To be clear I care less about thickness than the other stuff, I understand it has to get thicker to cool down a 2620QM with a GTX560M and 8GB of RAM in a 15.6" chassis. Make it thicker all you want, I don't even care what it weighs (6'4" 235lb man) I just want the design of the thing to be that...neat.
    Reply
  • Nathelion - Tuesday, July 19, 2011 - link

    I bought one of these shortly after launch (a few months ago now) and I've been happy with it. Is it loud? yes. Is it hot? yes. Do I like the aesthetic? not particularly. But it has two killer features:

    1) It is fast enough to do medium gaming in a 14" form factor
    2) It has a high-enough-to-be-useful resolution screen in a 14" form factor

    When it comes to complaints about heat and noise, those are a bit misguided. There are plenty of thin & light notebooks out there, but they also won't do anything above very low end gaming. There is simply no way to cram a decent amount of horsepower into 14" without making it hot and loud. In my experience, the notebook generally does a decent job of staying quiet (although it still gets rather hot to the touch) when it's being used for surfing or document editing, that is, in the roles where you would normally have it on your lap. When you fire up games, you would most likely put it on a table anyway (it does get loud when you use it for gaming, but... well, duh).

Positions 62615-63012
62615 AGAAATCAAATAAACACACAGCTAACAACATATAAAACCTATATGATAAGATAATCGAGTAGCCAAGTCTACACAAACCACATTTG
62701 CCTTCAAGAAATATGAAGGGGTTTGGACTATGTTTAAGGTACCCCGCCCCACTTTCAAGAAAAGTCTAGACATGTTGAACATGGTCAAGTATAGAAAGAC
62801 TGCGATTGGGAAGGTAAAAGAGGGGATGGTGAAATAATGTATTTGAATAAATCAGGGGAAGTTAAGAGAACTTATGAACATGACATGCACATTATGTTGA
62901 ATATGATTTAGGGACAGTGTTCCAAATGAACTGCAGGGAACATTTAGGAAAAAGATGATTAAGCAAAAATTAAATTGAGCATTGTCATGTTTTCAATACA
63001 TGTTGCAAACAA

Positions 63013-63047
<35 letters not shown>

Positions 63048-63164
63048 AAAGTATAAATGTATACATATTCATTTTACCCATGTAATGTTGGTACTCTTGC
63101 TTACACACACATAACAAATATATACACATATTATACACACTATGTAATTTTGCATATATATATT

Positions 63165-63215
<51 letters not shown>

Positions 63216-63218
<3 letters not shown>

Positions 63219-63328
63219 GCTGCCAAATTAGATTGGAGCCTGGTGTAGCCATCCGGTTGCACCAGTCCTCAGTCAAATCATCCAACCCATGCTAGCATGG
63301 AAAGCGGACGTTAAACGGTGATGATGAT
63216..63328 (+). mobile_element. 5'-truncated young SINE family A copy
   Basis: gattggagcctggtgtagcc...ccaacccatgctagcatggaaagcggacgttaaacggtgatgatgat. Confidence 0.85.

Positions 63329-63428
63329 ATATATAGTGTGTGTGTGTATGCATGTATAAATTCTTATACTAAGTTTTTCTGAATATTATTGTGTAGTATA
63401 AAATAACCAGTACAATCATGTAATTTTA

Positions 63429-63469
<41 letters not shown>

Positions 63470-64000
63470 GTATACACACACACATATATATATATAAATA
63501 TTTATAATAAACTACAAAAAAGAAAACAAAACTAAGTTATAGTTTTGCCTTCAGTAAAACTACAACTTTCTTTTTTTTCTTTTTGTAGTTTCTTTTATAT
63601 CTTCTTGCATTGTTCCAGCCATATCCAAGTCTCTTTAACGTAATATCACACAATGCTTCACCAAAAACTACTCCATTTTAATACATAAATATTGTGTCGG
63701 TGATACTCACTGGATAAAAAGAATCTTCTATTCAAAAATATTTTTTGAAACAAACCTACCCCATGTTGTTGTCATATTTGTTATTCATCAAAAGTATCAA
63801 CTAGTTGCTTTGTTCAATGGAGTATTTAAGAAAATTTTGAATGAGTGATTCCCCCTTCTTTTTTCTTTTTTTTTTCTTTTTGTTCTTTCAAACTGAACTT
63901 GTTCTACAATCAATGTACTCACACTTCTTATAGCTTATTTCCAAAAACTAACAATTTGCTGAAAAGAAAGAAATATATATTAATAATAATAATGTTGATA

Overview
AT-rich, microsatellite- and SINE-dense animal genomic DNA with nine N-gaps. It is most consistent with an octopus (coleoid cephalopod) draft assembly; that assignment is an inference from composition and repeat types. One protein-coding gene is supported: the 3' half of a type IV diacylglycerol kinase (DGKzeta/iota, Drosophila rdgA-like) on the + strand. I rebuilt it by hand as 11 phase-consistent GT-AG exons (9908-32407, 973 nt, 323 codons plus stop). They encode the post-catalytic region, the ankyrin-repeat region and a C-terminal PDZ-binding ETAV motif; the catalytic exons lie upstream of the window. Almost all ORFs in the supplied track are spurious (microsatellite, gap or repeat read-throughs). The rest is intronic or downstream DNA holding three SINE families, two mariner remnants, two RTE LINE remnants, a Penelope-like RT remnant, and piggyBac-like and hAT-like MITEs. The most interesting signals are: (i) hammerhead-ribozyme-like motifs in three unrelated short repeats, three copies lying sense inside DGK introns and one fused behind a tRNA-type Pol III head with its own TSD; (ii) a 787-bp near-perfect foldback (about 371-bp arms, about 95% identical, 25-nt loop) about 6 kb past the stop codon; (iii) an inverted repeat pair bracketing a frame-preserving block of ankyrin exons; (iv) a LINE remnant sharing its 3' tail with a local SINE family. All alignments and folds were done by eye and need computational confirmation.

The screen, however, is what sealed the deal for me. It's pretty normal (aka mediocre) quality in terms of color and gamut (you can however crank it up to be ridiculously bright if you want, I typically run it at 30% brightness even when plugged in), but the big feature is the resolution. The ONLY other modern 14" laptop with a resolution above 1366x768 is the ThinkPad T420s. While that is an excellent option, the gaming performance just isn't there - the highest you can spec one of those is a dual core sandy bridge and an NVS 4200M with 48 CUDA cores and pretty miserable clocks. I should also add that when I specced out two systems for comparison back before I bought the alienware, the thinkpad ended up a good $700 more expensive.

    To put it succinctly: If you want performance and a decent screen resolution in a 14" form factor, this is the only option.

    The only real contender is a ThinkPad that costs ~30% more for vastly inferior performance. Granted, it's also much lighter and not as much of a heat and noise monster, but that comes with the territory. For the "portable gaming while still being feasible to move around and with a high-enough res screen to not be outright painful" segment, this thing really is the only viable option.
    Reply